Love, “The Bachelorette,” and the art of giving up

It is no longer so hot here that you want to take off all your clothes and pour ice water all over yourself, so that means that it’s possibly safe to think about love again.  We’ve been in a love  moratorium for some time now on the East coast. It’s a safety issue. You can’t survive long if you get too close to another human being when the temperature and humidity are both in the triple digits.

But hey, it’s 10 p.m., and the mercury has fallen to a mere 86 degrees, so game on.

Could we take a moment to think about “The Bachelorette”?

This is only my first season watching this show, and yet already it has  introduced me to a whole new way of talking and thinking about love. Until now, I figured that falling in love was some kind of mysterious emotional response between two people, something that comes on without warning and shakes you to your very foundation–but now I see that Real Love is something you can catch, like measles or cholera.

How, I ask you, did this concept for a TV show ever get off the ground–the idea that you could take a whole bunch of hunky guys and one perky, cute woman…and presto, by the end of a season, she could go on enough dates and ask enough questions that she would catch herself a good case of love.

And yet…I can’t seem to look away.

Each week the poor bachelorette seems to me to be on the verge of a psychotic break, so distressed is she that she might not fall in love by the time the season ends. Every week she has to eliminate yet another contestant who didn’t spark her hormones, and now time is running out, and just how many more romantic locations can she and the remaining men be thrown into, while they wait for the mysterious igniting of the human spirit to happen to them?

I love the way they all agonize over the rose ceremony at each show’s end, and then switch to outright joy and optimism when they find out where they’re going next, as if love just might exist in the very next location they get to.

“Iceland!” she’ll squeal for the cameras, her eyes as bright as buttons. “I just know I’ll fall in love in Iceland!”

Worse, though, are the poor guys in the show, who have to keep declaring over and over again from the initial meeting onward that they already are in love. America asks that they appear to be pining away, as they look into the camera with hangdog faces and one after another, intone, “I really feel a connection to Ali.” Meanwhile, the producers of the show keep thinking up new ways for them to be humiliated: they have to sing in public, write love poems and read them aloud, perform in a Broadway show half-naked, wrestle Turkish athletes–all the while looking both tragic and hopeful, mournful and excited, manly and sensitive.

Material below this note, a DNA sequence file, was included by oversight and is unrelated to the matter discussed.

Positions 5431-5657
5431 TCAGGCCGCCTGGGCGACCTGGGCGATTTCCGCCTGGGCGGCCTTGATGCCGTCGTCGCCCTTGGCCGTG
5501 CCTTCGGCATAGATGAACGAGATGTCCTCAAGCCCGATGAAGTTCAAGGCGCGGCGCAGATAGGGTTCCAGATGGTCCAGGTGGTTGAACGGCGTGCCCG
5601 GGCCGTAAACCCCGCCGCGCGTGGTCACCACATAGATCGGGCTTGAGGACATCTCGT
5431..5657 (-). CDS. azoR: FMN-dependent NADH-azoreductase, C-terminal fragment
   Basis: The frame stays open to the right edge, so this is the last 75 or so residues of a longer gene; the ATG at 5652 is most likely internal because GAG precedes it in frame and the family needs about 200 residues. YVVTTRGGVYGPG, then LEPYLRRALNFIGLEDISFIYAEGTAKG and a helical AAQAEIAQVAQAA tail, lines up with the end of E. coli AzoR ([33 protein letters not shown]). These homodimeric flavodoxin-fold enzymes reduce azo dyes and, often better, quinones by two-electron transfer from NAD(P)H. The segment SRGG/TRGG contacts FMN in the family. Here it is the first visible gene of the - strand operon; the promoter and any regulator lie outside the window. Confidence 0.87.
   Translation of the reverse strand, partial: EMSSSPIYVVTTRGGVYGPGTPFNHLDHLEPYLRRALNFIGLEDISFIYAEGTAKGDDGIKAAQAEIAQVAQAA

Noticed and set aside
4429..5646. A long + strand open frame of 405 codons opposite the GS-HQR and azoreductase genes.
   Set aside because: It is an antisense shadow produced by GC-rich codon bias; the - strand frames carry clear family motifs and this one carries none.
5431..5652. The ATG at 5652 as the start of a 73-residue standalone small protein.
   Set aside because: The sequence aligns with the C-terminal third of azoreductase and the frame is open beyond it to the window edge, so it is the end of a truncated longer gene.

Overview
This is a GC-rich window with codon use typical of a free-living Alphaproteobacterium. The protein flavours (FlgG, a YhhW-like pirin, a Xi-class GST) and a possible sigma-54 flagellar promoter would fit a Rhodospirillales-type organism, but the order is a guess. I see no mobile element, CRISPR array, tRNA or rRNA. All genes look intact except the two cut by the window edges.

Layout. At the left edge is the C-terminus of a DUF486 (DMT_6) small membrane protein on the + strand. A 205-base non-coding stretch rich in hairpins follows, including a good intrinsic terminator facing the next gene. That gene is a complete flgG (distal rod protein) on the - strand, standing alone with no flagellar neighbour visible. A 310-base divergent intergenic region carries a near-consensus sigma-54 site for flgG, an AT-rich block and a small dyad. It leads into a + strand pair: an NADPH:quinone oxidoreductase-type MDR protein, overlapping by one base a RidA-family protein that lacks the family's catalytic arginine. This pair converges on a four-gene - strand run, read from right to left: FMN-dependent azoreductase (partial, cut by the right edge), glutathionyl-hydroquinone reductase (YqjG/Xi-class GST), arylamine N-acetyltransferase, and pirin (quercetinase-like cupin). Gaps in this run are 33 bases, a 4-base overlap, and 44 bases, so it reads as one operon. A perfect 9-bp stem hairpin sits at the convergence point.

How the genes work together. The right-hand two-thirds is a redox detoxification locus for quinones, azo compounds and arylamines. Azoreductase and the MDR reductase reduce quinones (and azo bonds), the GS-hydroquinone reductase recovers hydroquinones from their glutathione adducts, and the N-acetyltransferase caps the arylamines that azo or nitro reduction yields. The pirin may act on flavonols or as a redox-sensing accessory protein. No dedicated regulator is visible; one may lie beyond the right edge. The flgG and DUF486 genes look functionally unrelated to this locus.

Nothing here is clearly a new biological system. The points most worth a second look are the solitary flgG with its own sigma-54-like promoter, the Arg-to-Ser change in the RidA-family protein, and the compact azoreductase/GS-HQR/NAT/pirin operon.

It’s the craziest thing in the whole world.

And yet I am inexplicably hooked. What if the world really did work this way? It would be fascinating. Think of it: if you had a pool of eligible applicants, unlimited money and bottles of wine, and chances to sit in a castle watching them all wrestle for your love–could you truly pick out The Right One and know it was all going to work out forever? We are being asked to believe this is possible.

As a novelist, I know this isn’t true! The human heart, with all its twists and turns and inexplicable appetites, will surely never work that way. We go head over heels at the whiff of a certain perfume, or a sidelong glance from across a subway car, from a casual remark, the tilt of a head, the pull of fabric, or even a fleeting memory. As humans, we don’t always go for the most appropriate candidate, either. We pine for people we can’t have. We wake in the middle of the night, tormented–and we love our torment as much as we love the whoosh of feeling that set us out on the roller coaster ride of love in the first place.

Which is, of course, why over time the show hasn’t had a very good success rate at developing real-life marriages once the cameras have gone away, and ABC-TV isn’t supplying the artificial pizzazz. You don’t need castles and romantic locations, rolling cameras, and a whole bunch of good-looking hunks in order to find love.

I know I’m in the minority here (even in my own house) but I think what  would be really great would be if at the last show, if Ali would simply turn to the TV audience and tell us the truth.  “I guess the right guy wasn’t here after all,” she could say. “I don’t know what it is, but I just can’t make myself fall in love with any one of these people! So I’m going to take all the rest of these roses and go home. Maybe I’ll start a great garden somewhere, or maybe I’ll take some time off and and do whatever it was I meant to do anyway before I came on this crazy show: just wait for love to sneak up on me like the miraculous force it really is.”

Maybe what Ali needs is to hear from somebody like my Aunt Mary, who used to to tell me, “Child, love won’t come when you’re looking for it. You have to give up on it, and that’s the only time it comes.”

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One Response to Love, “The Bachelorette,” and the art of giving up

  1. Caryn August 3, 2010 at 11:27 pm #

    Wouldn’t that be great? Of course, she probably has a contract stipulating that she will declare she is in love at the end, whether or not she really is. How romantic!

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